Swedish payments startup Klarna once considered a novel approach to dealing with fraud: Asking “high-risk” customers to enter their horoscopes.
The company, which was valued at $2.25 billion (£1.5 billion) in a 2015 funding round, offers a payment solution to merchants that tries to simplify paying online.
Where it differs from PayPal, or a website’s proprietary payment method is that customers don’t need to even enter their card details when they pay. They stick in their email address and postcode — and that’s it. Klarna goes ahead and pays the the merchant, and the customer then pays Klarna at a later date.
The goal is to increase “conversions” — the number of people going through with payment — by removing hurdles and streamlining the process. But by fronting up its own money, Klarna puts itself at obvious risk of fraud.
To avoid this, Klarna profiles customers to see if they’re “low-risk” or “high-risk” and adjusting their check-out on the fly accordingly, CEO Sebastian Siemiatkoski told Business Insider at the Wired Retail conference in London.
If a customer is “buying a physics textbook on a mobile phone, the address you’re shipping to is close to where you are currently, it kind of all makes sense — one click and you’re done,” he explains.
“But if you’re buying four iPhones at 3 o’clock in the night and you’re shipping to some odd address, we might want to ask a couple more questions for verification before we allow you to finalise your purchase right.”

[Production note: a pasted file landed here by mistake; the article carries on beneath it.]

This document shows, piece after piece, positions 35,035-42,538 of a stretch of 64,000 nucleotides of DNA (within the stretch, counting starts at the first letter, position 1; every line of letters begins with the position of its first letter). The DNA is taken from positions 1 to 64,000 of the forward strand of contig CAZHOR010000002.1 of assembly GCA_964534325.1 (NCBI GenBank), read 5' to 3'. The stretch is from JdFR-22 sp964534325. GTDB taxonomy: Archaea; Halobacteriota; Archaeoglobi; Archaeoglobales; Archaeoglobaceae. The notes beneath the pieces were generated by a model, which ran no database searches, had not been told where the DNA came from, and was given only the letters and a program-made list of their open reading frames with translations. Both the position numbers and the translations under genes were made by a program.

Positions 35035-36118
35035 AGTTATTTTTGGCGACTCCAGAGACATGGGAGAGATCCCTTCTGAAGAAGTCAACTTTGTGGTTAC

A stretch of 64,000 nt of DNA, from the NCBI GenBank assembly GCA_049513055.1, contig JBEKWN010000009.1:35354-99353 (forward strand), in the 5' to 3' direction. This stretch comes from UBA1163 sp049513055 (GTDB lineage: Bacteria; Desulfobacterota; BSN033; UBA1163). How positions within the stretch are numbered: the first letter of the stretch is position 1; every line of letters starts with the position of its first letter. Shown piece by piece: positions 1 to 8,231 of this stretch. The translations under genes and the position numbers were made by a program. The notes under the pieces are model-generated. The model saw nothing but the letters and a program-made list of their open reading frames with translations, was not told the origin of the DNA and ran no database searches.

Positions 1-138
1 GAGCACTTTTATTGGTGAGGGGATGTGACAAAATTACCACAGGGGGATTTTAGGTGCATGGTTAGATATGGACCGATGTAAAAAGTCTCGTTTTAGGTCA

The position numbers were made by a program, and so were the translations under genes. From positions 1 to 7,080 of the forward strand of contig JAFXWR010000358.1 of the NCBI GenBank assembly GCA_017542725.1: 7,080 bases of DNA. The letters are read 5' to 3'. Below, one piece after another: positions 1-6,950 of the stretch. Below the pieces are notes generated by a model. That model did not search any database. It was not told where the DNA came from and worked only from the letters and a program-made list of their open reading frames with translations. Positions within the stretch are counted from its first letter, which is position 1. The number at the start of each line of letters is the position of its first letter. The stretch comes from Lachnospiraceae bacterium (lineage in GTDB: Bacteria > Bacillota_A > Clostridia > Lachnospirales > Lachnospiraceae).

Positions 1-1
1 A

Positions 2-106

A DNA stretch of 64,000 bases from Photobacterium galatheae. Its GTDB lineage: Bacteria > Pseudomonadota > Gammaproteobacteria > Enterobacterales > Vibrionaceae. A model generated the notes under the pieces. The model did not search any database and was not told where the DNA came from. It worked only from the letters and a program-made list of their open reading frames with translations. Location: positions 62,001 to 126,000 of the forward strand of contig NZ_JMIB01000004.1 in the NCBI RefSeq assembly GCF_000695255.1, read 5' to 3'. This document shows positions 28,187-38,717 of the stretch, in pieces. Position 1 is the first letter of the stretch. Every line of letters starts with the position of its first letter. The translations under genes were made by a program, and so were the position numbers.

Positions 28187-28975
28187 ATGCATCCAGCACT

These questions can be anything from asking you to verify your address, to entering all your card details in a particularly high-risk situation. Siemiatkoski says it’s the same principle as what Facebook uses to try and detect account theft: “I don’t know if you’ve ever logged into Facebook from abroad — what they actually do sometimes is ‘hey, can you recognise your friends and connect the pictures?’ That’s exactly the same thinking.”
But where do star signs and horoscopes figure into this? “We never actually put it into production, but we even played around with the concept of ‘what’s your horoscope?’
“Funny enough, you know exactly what yours is, but any fraudster trying to impersonate you — even though they might know your date of birth or whatever — they’re never going to be able to in less than a second guess your horoscope.”
Siemiatkoski is coy about the proportion of transactions considered “high-risk” — but stresses that it is about reducing friction for the majority of users, and reaping the benefits. “Let’s hypothetically imagine that I can give a really simplistic experience to 50% of your customers, and I can give the normal check-out experience to the other 50% — already, then, I’ve had a massive impact on your conversion rate because I’ve simplified it for half your customers.”
Having taken $80 million (£53 million) in funding at a $2.25 billion (£1.5 billion) valuation in August, Klarna recently launched in the US for the first time. The Swedish company, which has been profitable for 10 years, isn’t ruling out an IPO, but has no plans to do so, Siemiatkoski says.
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